Today the word profile has become synonymous with social media, yet the concept developed in America much earlier. The artist Charles Willson Peale wrote in 1803 that “profiles are seen in nearly every house in the United States of America.” Profiles, another name for silhouettes, were incredibly inexpensive and popular. In the years leading up to and after the American Revolution, citizens of this new nation redefined their culture, fashion, and character. People wanted to identify themselves through portraiture but expensive oil paintings were out of reach for most families. Instead people turned to miniature portraits and silhouettes. Easily transported and affordable, these pieces were shared with loved ones at special occasions. Landscapes gained popularity in the 19th century and adorned the homes of Americans, serving as conversation pieces, similar to the way photographs are used on social media sites like Facebook or Instagram today.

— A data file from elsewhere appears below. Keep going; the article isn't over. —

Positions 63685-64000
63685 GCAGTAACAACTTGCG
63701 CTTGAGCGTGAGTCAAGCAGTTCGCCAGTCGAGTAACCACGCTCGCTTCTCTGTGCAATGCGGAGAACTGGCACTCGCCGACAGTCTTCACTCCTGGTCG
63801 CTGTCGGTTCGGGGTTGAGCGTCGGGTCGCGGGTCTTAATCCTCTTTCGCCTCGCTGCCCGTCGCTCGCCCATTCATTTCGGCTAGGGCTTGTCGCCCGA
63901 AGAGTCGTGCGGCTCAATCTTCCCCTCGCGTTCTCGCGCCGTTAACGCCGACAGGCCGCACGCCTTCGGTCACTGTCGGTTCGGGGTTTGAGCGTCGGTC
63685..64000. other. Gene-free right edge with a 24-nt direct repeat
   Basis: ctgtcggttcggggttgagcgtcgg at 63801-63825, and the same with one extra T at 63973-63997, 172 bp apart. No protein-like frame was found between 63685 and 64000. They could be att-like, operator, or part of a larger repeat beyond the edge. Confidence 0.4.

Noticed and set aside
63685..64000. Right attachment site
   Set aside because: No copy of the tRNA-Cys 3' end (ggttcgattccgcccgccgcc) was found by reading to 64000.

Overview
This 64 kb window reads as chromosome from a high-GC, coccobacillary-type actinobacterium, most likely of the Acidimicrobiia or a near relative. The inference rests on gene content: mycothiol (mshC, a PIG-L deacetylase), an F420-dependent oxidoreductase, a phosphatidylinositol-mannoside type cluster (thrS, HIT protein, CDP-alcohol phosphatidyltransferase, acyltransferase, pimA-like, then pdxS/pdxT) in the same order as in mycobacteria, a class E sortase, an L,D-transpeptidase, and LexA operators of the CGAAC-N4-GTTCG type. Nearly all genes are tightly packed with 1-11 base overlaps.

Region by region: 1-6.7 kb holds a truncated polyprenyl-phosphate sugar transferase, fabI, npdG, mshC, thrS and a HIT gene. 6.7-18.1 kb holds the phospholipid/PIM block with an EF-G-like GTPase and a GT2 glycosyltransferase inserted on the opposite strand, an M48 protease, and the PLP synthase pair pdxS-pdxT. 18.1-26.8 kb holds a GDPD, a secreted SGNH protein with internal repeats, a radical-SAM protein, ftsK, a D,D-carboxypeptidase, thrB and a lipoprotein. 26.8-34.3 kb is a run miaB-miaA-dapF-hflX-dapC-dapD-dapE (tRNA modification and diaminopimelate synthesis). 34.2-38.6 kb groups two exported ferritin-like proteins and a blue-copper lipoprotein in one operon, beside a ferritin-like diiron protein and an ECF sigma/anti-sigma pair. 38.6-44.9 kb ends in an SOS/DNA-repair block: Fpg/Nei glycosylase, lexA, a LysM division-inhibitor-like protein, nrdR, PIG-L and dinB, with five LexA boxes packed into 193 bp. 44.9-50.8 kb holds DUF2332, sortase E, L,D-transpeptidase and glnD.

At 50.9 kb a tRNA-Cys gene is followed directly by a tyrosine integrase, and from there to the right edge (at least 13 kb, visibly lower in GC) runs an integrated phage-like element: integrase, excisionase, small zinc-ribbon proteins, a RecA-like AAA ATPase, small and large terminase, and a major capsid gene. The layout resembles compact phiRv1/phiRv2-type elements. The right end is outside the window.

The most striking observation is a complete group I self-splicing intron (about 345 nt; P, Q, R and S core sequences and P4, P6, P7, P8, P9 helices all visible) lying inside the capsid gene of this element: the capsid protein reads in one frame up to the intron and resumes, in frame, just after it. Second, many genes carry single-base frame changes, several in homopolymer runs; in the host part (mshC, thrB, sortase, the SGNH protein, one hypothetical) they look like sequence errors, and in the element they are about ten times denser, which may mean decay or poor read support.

The exhibition highlights pieces with Annapolis provenance never before seen together. The collection of the Hammond-Harwood House Museum will be featured along with loans from the Maryland State Archives, Naval Academy Art Museum, and the Maryland Historical Society.